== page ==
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In the case of New Orleans’ controversial monuments, symbols matter — but this also is a teachable moment for history


The New Orleans City Council is set to vote this Thursday, Dec. 17, on an ordinance authorizing the removal of four monuments to Confederate icons from public property. Sadly, but predictably, the issue boiled over Dec. 10 at a contentious public hearing in City Hall. Passions run high on both sides of the debate; shrill rhetoric too often drowns out voices of reason.

  Earlier last week, a group called the Monumental Task Committee, which raises private funds to restore public monuments across the city, announced that it had obtained more than 30,000 signatures on a petition opposing the monuments' removal. Mayor Mitch Landrieu's office, however, said only 4.500 signatories were New Orleans residents. Let's be clear: In this debate the voices that count are those of New Orleanians.

  Also last week, District B Councilwoman LaToya Cantrell surprised many (including Landrieu) by issuing a statement against the monuments' removal. Interestingly, Cantrell withdrew her own removal ordinance in July, after Landrieu proposed his version. Now, Cantrell said, removal was being "thrust upon the City and the Council from the top down after it was created by a small, select group of individuals." Council Vice President Stacy Head made similar remarks in emails to constituents, but her statements were not overtly aimed at Landrieu.

  At the Dec. 10 hearing, dozens of speakers and others squared off, sometimes heatedly. Amid the months-long sound and fury, what seems overlooked is the opportunity that council members and the mayor have had to move the conversation — and the monuments — to a better place.

  For starters, the monuments are not all equal. Let's begin with the low-hanging fruit: There is no justification for the so-called Liberty Monument commemorating the 1874 riot by members of the Crescent City White League against the integrated New Orleans Metropolitan Police. It needs to go. In its place should be a monument to all who died in that pitched battle — along with an explanation of what really happened.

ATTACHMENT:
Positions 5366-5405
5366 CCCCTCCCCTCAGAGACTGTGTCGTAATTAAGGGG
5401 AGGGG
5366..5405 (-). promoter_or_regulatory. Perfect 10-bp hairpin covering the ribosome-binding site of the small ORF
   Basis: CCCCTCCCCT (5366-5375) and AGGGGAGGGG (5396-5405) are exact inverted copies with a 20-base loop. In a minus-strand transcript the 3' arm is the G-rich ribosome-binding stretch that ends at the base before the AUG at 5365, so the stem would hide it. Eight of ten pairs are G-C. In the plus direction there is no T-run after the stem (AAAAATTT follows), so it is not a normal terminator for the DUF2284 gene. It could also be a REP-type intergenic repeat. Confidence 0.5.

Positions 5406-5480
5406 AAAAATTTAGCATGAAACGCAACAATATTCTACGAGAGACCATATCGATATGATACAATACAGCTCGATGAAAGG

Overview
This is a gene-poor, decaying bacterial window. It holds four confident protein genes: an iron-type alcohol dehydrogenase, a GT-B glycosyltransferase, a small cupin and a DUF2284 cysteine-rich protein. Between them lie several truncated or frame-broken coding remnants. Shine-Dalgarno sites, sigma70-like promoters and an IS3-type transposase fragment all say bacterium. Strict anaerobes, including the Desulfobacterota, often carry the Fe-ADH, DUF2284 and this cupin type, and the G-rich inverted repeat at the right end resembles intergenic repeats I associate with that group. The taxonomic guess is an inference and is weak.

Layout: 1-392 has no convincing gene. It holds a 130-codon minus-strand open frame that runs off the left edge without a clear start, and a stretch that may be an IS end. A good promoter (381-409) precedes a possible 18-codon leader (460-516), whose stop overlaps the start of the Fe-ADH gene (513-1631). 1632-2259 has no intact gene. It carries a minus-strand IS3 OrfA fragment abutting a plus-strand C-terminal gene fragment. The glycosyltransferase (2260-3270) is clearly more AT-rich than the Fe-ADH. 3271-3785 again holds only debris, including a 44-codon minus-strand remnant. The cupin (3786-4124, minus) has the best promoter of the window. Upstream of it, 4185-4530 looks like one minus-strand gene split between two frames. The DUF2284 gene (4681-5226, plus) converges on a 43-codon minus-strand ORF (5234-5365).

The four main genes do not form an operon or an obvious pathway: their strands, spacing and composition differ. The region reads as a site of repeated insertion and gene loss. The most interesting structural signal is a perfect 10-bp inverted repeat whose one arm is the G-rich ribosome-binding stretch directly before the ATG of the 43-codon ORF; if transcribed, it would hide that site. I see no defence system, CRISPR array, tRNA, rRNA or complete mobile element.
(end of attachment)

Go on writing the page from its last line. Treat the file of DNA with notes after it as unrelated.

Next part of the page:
As for the three other statues — Robert E. Lee in Lee Circle, Confederate President Jefferson Davis on Jefferson Davis Parkway in Mid-City, and Confederate Gen. P.G.T. Beauregard on horseback at the entrance to New Orleans City Park — each should be considered on its own historical significance.

  Many proposals have been proffered, from keeping them to scrapping all four. Some suggest putting them in a museum, which is problematic because that would create, well, a Confederate Museum. There are ways to place them in historic context, just as businessman John Cummings turned the Whitney Plantation into a sobering museum showcasing the slave experience.

  We agree with the mayor that symbols matter, but we also agree with historians who have called for making this a teachable moment. For example, the monuments could become part of a public exhibit that includes statues and markers honoring Union heroes as well as local civil rights leaders. In addition to adding much-needed historical context, that would give us all a monumental lesson about New Orleans' role in America's long — and ongoing — march to freedom.

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